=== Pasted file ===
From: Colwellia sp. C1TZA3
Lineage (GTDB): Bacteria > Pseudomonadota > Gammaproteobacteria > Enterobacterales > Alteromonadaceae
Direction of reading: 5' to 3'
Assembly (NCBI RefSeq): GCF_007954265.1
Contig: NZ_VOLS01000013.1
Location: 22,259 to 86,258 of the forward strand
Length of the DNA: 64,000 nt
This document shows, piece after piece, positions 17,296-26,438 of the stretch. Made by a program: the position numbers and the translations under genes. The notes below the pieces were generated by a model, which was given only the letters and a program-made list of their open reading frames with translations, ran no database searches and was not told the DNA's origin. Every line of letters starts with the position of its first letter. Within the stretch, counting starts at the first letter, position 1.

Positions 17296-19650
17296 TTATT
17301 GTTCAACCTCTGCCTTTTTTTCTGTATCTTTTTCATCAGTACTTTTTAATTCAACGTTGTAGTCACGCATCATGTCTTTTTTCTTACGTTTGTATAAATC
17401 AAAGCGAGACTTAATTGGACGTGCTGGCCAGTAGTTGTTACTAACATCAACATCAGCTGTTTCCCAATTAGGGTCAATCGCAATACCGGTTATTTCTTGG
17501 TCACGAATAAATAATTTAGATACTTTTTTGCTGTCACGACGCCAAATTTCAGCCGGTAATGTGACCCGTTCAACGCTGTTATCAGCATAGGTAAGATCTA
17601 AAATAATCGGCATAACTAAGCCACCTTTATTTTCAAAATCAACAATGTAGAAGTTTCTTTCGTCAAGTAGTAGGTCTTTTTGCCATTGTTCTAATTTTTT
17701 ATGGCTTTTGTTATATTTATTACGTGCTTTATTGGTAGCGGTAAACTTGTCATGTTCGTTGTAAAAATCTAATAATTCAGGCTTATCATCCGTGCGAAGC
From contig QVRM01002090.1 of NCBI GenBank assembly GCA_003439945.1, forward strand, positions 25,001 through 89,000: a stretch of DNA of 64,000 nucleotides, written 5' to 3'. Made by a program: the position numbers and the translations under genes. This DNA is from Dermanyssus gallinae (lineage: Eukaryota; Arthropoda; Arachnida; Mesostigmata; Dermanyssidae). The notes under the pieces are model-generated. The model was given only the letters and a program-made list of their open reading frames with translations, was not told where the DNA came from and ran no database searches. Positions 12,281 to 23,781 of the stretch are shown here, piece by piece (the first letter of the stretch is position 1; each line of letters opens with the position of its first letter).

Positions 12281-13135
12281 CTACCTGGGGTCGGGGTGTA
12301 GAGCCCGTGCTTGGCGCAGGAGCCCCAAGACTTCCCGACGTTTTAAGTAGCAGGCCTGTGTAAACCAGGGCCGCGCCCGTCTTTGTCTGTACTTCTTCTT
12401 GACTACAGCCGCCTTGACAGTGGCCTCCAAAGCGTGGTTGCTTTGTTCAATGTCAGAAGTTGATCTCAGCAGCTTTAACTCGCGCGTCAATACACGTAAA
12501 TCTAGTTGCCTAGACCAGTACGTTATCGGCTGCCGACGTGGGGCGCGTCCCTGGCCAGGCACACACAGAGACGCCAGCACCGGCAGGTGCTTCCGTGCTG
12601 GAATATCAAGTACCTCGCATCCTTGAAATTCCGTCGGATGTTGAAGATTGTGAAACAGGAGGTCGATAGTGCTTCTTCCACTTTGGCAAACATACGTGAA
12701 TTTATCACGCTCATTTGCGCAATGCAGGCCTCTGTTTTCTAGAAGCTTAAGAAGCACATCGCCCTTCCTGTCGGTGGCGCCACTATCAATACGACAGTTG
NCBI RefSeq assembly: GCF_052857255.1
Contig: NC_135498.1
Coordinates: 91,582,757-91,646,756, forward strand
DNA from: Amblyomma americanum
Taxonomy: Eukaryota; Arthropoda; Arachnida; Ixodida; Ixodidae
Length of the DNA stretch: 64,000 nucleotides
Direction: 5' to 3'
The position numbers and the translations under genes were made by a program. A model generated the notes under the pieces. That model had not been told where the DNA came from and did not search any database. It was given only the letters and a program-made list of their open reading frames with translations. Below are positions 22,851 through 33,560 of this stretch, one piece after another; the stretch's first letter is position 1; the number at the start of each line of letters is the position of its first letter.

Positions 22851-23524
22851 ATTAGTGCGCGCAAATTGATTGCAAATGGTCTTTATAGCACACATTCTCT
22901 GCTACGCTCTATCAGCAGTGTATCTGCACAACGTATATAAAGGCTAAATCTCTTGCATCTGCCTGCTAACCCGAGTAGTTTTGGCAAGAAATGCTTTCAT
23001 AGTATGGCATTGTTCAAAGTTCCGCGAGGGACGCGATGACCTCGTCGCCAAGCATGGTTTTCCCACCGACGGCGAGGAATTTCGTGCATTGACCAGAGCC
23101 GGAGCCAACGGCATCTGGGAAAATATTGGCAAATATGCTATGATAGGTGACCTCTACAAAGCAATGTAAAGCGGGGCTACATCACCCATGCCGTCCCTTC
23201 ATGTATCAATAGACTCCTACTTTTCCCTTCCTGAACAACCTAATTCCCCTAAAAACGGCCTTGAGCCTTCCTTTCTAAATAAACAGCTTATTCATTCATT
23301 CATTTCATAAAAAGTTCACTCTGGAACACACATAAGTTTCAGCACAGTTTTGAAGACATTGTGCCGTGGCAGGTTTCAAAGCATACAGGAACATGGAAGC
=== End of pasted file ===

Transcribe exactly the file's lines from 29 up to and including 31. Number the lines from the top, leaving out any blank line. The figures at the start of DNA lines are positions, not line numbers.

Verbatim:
Length of the DNA stretch: 64,000 nucleotides
Direction: 5' to 3'
The position numbers and the translations under genes were made by a program. A model generated the notes under the pieces. That model had not been told where the DNA came from and did not search any database. It was given only the letters and a program-made list of their open reading frames with translations. Below are positions 22,851 through 33,560 of this stretch, one piece after another; the stretch's first letter is position 1; the number at the start of each line of letters is the position of its first letter.